Thursday, March 4

District sees rise in failing semester grades, concerns on value of traditional grades in distance learning

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The number of Fs students received at the end of last semester has more than doubled compared to the number they received in the first semester of the 2019-2020 school year.

At the Jan. 25 district board meeting, Distance Learning Administrator Teri Faught presented statistics that showed the number of Fs that MVHS teachers gave students rose from 147 to 383, a 10.4 percent increase in terms of all the grades given in the first semester last year to this year. The number of Ds rose from 196 to 283, a 3.6 percent increase.

 At the quarter mark, according to Faught, the effects of distance learning were showing in the high number of failing grades. Statistics presented at that same board meeting showed the number of Ds was at 614 and the number of Fs was at 611. 

“We saw that distance learning was going to pose challenges, and that that would probably result with a few more Ds and Fs,” Faught said. 

In order to meet those challenges, the board discussed students’ technology, the schedule, and teacher training, according to Faught. As a result of these discussions, the administration added more Zoom classes from the distance learning portion of the spring semester of the 2019-2020 school year to increase engagement. 

Teachers had several days of training to learn new skills and techniques to use in synchronous Zoom classes, such as manipulating break out rooms and chunking, and also skills to keep up engagement, such as talk time and motivation boosting. 

“We did [professional learning days]through the lens of engagement and motivation and connection and building culture and supporting grades,” Faught said. 

According to English Teacher Esther Wu, more than 50 percent of Ds and Fs came from Latino students, specifically English language learners and those who are economically disadvantaged. 

We’re seeing the impact of being in distance learning on [English language learners and economically disadvantaged students] in particular.

“It seems like the system has created more barriers for [English language learners and economically disadvantaged students],” Wu said, “We’re seeing the impact of being in distance learning on those communities of students in particular.”

Even with training and preparation, Wu said that the technical issues of distance learning often make it difficult for teachers to control student engagement.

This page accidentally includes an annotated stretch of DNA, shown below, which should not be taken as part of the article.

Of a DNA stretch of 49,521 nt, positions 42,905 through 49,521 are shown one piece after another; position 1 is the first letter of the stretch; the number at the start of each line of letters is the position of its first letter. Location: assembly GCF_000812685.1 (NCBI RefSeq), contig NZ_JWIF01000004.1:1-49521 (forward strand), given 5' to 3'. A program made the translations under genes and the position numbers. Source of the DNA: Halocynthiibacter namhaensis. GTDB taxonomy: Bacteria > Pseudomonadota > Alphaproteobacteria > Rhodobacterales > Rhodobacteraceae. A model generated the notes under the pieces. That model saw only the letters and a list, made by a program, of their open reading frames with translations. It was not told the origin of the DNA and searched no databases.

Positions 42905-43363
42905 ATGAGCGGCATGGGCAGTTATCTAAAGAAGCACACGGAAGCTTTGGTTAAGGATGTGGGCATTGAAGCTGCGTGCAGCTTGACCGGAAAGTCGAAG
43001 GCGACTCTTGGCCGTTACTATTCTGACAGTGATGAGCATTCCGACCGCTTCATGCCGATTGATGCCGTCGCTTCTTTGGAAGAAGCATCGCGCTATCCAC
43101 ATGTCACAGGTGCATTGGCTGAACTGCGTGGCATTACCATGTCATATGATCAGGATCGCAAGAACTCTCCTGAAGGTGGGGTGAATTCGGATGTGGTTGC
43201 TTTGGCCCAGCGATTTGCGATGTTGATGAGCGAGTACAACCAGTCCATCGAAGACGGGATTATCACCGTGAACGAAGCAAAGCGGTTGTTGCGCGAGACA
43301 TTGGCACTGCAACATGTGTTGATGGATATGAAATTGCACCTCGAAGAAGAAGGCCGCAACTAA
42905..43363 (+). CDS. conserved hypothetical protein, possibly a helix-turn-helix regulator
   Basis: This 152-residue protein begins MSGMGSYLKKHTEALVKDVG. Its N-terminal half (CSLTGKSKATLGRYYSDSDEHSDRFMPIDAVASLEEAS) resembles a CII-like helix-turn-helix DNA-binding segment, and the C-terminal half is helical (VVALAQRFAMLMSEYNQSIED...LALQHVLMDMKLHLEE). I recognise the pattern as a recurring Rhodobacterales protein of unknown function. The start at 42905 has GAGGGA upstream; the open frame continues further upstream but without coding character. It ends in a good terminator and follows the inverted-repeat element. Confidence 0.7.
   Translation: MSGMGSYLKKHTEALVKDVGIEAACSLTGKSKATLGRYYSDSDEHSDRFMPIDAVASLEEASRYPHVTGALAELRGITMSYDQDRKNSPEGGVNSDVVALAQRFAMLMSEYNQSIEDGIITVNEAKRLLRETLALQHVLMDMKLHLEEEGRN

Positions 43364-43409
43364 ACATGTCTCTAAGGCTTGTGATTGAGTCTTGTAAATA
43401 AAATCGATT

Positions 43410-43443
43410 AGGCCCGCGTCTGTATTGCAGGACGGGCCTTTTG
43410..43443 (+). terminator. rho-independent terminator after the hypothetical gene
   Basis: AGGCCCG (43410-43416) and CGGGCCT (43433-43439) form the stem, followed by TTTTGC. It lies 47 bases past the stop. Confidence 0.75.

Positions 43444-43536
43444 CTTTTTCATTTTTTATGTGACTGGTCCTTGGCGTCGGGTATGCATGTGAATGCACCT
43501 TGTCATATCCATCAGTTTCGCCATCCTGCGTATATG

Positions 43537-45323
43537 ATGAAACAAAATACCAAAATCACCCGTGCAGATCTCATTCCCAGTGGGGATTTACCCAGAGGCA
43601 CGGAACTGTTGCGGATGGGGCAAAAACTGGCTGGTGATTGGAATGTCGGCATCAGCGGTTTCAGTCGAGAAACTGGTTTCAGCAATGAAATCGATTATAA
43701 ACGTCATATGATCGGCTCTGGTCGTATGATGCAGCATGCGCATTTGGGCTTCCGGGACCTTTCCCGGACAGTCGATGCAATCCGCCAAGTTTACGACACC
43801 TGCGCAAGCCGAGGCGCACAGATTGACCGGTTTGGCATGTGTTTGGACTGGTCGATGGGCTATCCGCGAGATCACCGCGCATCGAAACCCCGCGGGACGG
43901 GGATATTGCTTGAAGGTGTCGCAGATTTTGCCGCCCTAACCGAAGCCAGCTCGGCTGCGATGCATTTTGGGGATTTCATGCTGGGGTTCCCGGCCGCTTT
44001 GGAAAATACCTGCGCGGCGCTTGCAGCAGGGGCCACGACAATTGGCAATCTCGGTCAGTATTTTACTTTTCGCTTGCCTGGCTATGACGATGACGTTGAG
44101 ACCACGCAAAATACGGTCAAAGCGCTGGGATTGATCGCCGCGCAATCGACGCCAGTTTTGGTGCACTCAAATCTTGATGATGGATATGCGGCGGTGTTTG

“That’s the biggest change that I see from last year. Our students who would really benefit from being on campus, from having stable Wi-Fi, or from going to the textbook center if their Chromebook blows out; they don’t have that anymore,” Wu said. 

“It is quite hard to learn, or even follow along with a class when you can only hear every fifth word a teacher says,” Wu said. “A student may miss a teacher’s cue to go to Canvas and open a document or watch a video. Then a student is far behind the rest of the class and there is nothing they can do about it.”

AVID and Science Teacher Kim Rogers said she has students that come in and out of her Zoom class three or four times a period because their Wi-Fi suddenly stops working, kicking them out of the meeting. 

“You can imagine trying to piece together a lesson when you’re missing chunks of it,” Rogers said. 

Wu said that “distance learning speaks to a very specific type of learner,” because a level of tech savvy is needed to navigate Canvas, Classroom, and Zoom at the same time, and you have to have the ability to focus on your screen for 75 minutes at a time. According to Wu, distance learning, “draws upon a very specific skill set which is not necessarily a strength for everybody.”

According to Rogers, students are meant to learn in a classroom, not “isolated and interacting via a computer.” 

With this transfer of learning from the classroom to computers, traditional grades no longer reflect classroom learning, according to Wu. A push towards being open to many different creative alternative ways to demonstrate the learning that goes beyond traditional pen and paper is necessary.

“Grades need to represent what a student knows and understands. If the student doesn’t have access to the classroom then they can’t demonstrate what they understand,” Rogers said. 

According to Rogers, teachers started out the 2020-2021 school year with this realization in mind, cutting down their curriculum and redesigning assessments. Several course teams looked at what evidence students would need to show to demonstrate mastery, and based their changes on that. 

Sometimes we can get really stuck in thinking about grades in a very traditional way that works for in-person school, but we’re not in person.

“Sometimes we can get really stuck in thinking about grades in a very traditional way that works for in-person school, but we’re not in person,” Wu said, “I think that demands a paradigm shift.” 

According to Rogers, even though students are doing their best in distance learning and the school is providing many resources for support, there are some challenges that cannot be overcome online. 

“There are some things that are happening that we’ll only be able to address once we can get kids back on campus,” Rogers said. 

Select cohorts of students were brought back last semester, but the school cannot bring back any more cohorts until Santa Clara County enters the red tier of COVID-19 cases. 

Over 60% of students reported feeling less motivated during distance learning than in-person learning in a survey given to students by administration. According to Wu, completing one semester of distance learning is an accomplishment. 

“We muddled through. We learned some new stuff. And we did the best that we could with what we had,” Wu said. “For that I am really proud of our students.”

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